One day, months later, one of the kids said, hey, where’s that bag of KitKats we got for the pantry shower? Confession time, followed by shock and recriminations. I maintain it was their own responsibility to remember where the KitKats were, and help themselves. Apparently their fear of missing out wasn’t strong enough to make them inquire as to the whereabouts of the KitKats earlier in the game. This isn’t my fault. Where chocolate is concerned, it’s every woman for herself.

My greatest fear is not nochocophobia, pushacrophobia, FOMO, claustrophobia, acrophobia, or even snakeophobia. My greatest fear is abibliophobia, the fear of running out of books. There’s nothing so horrifying to me as being stuck on a plane, in a waiting room, or at home, with nothing to read, or at least nothing interesting to read. I feel best when surrounded by filled bookshelves, piles of magazines on the coffee table, and a healthy stack of library books waiting to be read. When faced with nothing to read, I get twitchy and anxious. The world of books is going on without me, and I can’t stand it. And by the way, this phobia leads to book greed. I cannot go to the library and check out just one book. I have trouble limiting it to ten, and often stagger out with more than that. I need a cushion, so when I finish one I can immediately go on to the next. I simply love a bounty of books. They are my good and treasured friends.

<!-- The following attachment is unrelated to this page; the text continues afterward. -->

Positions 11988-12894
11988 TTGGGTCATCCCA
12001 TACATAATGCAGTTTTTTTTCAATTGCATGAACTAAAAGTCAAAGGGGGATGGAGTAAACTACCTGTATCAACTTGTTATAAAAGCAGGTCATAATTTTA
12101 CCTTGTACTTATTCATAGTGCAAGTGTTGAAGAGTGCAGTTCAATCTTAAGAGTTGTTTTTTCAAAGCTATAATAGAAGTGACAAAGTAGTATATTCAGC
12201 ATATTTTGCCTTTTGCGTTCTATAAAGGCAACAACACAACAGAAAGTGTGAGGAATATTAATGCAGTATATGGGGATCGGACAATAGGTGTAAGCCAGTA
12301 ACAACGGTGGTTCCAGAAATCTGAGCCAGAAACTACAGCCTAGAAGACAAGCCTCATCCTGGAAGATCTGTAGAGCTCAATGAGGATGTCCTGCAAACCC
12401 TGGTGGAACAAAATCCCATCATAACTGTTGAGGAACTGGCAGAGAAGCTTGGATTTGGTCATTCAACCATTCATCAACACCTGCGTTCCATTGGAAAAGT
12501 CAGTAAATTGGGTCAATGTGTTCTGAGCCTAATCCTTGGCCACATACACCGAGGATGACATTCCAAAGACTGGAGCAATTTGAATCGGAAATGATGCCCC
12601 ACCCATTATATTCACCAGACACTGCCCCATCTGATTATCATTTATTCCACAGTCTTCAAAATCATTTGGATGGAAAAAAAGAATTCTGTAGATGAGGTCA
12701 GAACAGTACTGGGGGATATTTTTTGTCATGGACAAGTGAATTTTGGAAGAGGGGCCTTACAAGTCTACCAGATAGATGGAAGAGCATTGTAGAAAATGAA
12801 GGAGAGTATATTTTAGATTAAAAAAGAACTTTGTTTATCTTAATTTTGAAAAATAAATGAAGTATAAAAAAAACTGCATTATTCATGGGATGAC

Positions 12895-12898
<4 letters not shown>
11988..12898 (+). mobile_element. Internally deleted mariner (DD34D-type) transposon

As I attempt to bring this to a close, I’m haunted by how-do-I-end-this-blogophobia. In writing, beginnings and endings are tricky. You can tank the whole thing with a boring beginning or a bad ending. I’ll just say I hope you’ve found this discussion of my phobias enlightening. If you’re feeling phobic after reading, I recommend chocolate therapy, which will get you through just about anything.